The Sixth Amendment to the U.S. Constitution grants criminal defendants the right to the Assistance of Counsel, which courts interpret to mean, the right to effective assistance of counsel. So, when an attorney's representation is so poor that the criminal defendant suffers prejudice, the defendant can seek a new trial by raising a claim of Ineffective Assistance of Counsel (“IAC”) against the attorney. IAC claims are commonly raised by criminal defendants for poor attorney representation in pretrial matters, the trial and sentencing phases, and even in the appeal.
To prove an IAC claim you have to satisfy the two-part test established by the U.S. Supreme Court in Strickland v. Washington, 466 U.S. 668 (1984). There, the Court said that a criminal defendant must demonstrate that:
Counsel's representation fell below an objective standard of reasonableness (i.e., deficient performance prong); and
Counsel's representation gives rise to a reasonable probability that if counsel had performed adequately, the result would have been different (i.e., prejudice prong).
Under the deficient performance prong, the criminal defendant must identify something that the attorney did that should not have been done, or that the attorney failed to do something that should have been done (i.e., acts or omissions). On the prejudice prong, the defendant must show how what you identify under the first prong would have made a difference in the outcome of the case. On both issues, deficient performance and prejudice, the criminal defendant bears the burden of proving the factual allegations supporting the IAC claim by a preponderance of the evidence.
For example, suppose the IAC claim is that the attorney did not enlist an expert to challenge the prosecution's physical evidence (deficient performance prong). You are then convicted based on the prosecution's unchallenged physical evidence. Afterwards, you hire an expert who analyses the evidence and issues a report favorable to you because it discredits the evidence. With the report in support of your IAC claim, you can potentially satisfy the prejudice prong.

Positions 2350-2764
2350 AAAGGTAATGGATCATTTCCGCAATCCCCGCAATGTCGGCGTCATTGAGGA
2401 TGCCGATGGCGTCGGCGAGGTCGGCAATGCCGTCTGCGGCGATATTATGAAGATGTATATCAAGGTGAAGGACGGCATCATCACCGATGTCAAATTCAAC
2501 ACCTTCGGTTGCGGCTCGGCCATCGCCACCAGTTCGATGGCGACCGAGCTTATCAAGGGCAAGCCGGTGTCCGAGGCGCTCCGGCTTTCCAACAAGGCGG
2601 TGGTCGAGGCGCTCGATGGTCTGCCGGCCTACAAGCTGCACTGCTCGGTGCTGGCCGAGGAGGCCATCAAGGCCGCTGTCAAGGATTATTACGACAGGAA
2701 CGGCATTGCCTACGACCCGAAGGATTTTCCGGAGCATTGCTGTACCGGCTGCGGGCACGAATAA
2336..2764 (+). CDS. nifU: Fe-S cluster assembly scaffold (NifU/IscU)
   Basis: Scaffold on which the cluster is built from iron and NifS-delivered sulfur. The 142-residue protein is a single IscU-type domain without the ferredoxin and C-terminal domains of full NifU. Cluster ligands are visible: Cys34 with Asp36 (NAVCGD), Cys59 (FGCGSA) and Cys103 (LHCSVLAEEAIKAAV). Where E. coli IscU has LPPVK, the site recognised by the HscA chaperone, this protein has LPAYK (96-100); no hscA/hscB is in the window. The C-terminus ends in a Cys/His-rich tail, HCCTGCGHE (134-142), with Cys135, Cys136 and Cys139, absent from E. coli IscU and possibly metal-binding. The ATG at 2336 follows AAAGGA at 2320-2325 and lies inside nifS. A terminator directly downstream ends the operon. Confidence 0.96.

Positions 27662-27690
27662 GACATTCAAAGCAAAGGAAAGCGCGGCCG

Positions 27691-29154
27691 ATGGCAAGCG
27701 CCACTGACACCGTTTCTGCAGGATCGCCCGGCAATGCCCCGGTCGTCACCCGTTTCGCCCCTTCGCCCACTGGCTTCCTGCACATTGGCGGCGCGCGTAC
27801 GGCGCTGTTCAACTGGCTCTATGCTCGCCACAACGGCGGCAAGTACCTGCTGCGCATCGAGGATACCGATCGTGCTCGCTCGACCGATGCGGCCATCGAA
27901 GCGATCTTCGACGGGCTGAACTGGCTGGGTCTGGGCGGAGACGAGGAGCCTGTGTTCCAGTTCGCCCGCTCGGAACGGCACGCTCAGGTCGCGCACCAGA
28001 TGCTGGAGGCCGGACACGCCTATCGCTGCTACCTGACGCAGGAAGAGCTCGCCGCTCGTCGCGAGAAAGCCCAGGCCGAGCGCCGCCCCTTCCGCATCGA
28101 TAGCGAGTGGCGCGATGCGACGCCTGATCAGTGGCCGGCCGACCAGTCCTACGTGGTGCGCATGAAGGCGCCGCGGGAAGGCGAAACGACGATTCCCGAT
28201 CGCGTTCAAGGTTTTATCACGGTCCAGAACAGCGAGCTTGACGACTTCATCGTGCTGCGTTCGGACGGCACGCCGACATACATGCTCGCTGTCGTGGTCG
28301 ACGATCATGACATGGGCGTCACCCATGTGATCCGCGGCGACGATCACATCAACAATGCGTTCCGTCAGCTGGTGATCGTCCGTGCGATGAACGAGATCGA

In Virginia, an IAC claim can only be made in a habeas corpus proceeding, pursuant to Va. Code § 8.01-654, only after the final judgment of conviction in a case has been entered. The claim must be raised separately on habeas and can be done simultaneously while the direct appeal is in process. However, you generally only get to file one habeas petition, so it is usually best to wait until after the appeal is over in case there is an IAC claim to be made for poor attorney representation on the appeal.
The simple answer is yes. ICA claims can only be raised on habeas corpus, which is governed by a statute of limitations of 2 years from the date of final judgment in the circuit court, or 1-year from when the direct appeal was concluded, whichever is later. Va. Code § 8.01-654 (A)(2). A one-year statute of limitation applies to federal habeas petitions by state prisoners under 28 U.S.C. § 2254, which runs together with the state limitation period but is tolled by the filing of a state habeas.
IAC claims are not easy to win because hindsight is 20/20 and you will always be able to point to something that an attorney did or failed to do which may have made a difference in the outcome of your case. You need an attorney who has experience with litigating IAC claims under Strickland v. Washington's two-part test. Such an attorney can make sure you get the best outcome in your case. Bryan J. Jones is committed to his clients and will develop a defense strategy tailored just for you. Contact Bryan J. Jones, LLC today.